Word #4: Fun
The major issue with this word is not that we use it, but the fact that we tend to use this word first. For example:
“Youth group needs to be more fun.”
“If youth group isn’t fun, I’m not going.”
“Did you have fun serving at the homeless shelter?”
“Come to this youth conference… it’s really fun! Oh, and you might learn something about Jesus too.”
“Fun” can become an idol in ministry quickly. Whether it’s to keep up a high attendance or to eliminate the perception that youth ministry is boring, “fun” can often begin to take priority in youth ministry for the wrong reasons. We all know young people need a place in ministry to let go and enjoy each other, but we must keep the call to follow Christ at the center of it all. Fun can be (when appropriate) a product of what we do in ministry, but it should not be a focal point of our ministry.
Word #5: Fundraise
Ministry with youth is expensive! If one totals up what it costs a youth to participate for an entire year, chances are that ministry is either really expensive or minimally invested by the congregation. For ages, we’ve responded by raising the funds we need to make our ministry affordable. What I have found is that very few (if any) other ministries in the local congregation are asked to fundraise in the magnitude and consistently that youth ministries are expected to raise beyond what their congregational budget. Rarely, if ever, do we see a “fellowship ministry fundraiser” or an “evangelism fundraiser.” Even when we have a spaghetti supper to fundraise for a church-wide mission, it’s typically to raise support beyond what congregations normally provide rather than simply meeting their basic needs. The reason we need to eliminate this word from our ministry with youth is that when we are “fundraising” we’re doing just that and not engaging in ministry with our youth. What percentage of youth ministry (in terms of time, effort, resources, people power, etc.) should be spent raising funds for the times when we actually do ministry? If congregations look for other ways of financially supporting our youth ministries, the less time they will spend raising money and the more time they spend enacting their ministry.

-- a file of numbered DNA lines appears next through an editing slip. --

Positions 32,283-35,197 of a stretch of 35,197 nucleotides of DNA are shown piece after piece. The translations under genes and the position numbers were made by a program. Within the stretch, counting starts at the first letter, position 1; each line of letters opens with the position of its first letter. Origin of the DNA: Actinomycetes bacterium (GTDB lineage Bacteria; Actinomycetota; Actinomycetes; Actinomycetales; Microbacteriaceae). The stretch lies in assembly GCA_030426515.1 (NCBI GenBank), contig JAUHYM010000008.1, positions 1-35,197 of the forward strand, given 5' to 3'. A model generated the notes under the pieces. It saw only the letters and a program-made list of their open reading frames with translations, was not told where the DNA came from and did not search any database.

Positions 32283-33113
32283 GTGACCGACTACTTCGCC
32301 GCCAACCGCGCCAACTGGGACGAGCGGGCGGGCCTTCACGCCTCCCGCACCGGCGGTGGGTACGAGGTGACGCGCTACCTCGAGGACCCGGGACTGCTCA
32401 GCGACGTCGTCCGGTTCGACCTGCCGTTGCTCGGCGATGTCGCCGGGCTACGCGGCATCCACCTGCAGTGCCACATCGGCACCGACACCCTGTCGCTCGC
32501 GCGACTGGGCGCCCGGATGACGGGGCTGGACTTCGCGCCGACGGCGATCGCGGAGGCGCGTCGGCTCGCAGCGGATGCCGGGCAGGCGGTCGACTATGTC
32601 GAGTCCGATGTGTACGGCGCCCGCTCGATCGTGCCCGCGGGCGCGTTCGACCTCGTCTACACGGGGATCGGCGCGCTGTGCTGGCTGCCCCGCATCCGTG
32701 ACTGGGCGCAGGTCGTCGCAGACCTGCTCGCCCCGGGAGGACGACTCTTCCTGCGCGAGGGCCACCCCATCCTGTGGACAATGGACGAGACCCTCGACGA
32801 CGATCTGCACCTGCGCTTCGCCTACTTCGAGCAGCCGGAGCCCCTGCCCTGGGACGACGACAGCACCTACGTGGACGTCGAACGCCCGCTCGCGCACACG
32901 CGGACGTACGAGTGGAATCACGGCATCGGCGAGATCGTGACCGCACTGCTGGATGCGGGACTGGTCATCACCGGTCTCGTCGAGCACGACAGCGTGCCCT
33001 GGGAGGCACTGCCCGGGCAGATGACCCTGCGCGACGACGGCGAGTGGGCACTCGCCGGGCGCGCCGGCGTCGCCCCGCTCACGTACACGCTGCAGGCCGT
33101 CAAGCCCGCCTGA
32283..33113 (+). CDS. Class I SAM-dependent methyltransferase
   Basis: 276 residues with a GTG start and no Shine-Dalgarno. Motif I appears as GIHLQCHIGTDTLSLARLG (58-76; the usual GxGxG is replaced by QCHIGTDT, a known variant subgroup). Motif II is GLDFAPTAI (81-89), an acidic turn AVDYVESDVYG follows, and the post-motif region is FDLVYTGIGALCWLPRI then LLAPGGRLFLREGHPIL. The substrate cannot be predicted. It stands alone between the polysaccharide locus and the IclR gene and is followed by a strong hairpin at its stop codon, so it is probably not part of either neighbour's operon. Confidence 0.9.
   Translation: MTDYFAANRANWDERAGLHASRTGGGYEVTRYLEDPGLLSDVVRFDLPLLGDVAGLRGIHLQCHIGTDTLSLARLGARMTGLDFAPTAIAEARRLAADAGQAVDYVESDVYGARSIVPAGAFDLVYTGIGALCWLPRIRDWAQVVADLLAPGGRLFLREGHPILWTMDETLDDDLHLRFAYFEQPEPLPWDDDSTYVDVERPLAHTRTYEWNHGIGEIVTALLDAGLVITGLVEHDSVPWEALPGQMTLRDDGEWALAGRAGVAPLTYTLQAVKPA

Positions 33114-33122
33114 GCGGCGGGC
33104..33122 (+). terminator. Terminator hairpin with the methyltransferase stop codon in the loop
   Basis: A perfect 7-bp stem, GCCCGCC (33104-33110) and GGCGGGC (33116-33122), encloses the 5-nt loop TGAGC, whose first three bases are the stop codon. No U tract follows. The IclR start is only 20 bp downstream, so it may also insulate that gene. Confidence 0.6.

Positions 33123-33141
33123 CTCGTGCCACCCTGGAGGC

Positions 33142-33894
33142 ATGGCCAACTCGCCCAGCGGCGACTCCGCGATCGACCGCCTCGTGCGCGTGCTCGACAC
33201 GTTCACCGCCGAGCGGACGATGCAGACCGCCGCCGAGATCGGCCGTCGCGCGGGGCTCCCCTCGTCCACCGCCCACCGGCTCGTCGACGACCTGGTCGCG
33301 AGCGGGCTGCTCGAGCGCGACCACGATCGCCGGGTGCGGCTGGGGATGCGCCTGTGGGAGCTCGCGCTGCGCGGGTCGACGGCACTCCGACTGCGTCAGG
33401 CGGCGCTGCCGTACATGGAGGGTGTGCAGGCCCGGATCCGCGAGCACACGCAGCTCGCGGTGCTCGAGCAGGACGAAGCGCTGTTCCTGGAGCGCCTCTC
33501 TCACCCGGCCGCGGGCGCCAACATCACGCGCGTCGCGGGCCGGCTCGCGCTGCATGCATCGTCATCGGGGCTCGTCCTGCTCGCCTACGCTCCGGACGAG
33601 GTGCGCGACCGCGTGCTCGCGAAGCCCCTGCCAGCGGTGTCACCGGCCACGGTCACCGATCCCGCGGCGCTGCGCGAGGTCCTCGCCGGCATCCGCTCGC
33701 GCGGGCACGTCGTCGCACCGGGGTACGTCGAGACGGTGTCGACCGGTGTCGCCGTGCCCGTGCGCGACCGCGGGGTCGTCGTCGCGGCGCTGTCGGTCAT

Language matters in ministry. Whether it’s the vocabulary that describes aspects of our ministry or words that relate to practices that take us away from doing ministry, our language says something about who we are and what we value in our ministry.
The questions I’m left with are: Are there other words we need to let go? What words will we use in their places?
Jeremy Wilhelmi is a dad, husband and has ministered to young people for over 10 years. He is the associate pastor for youth at the Salisbury Presbyterian Church in Midlothian, Virginia.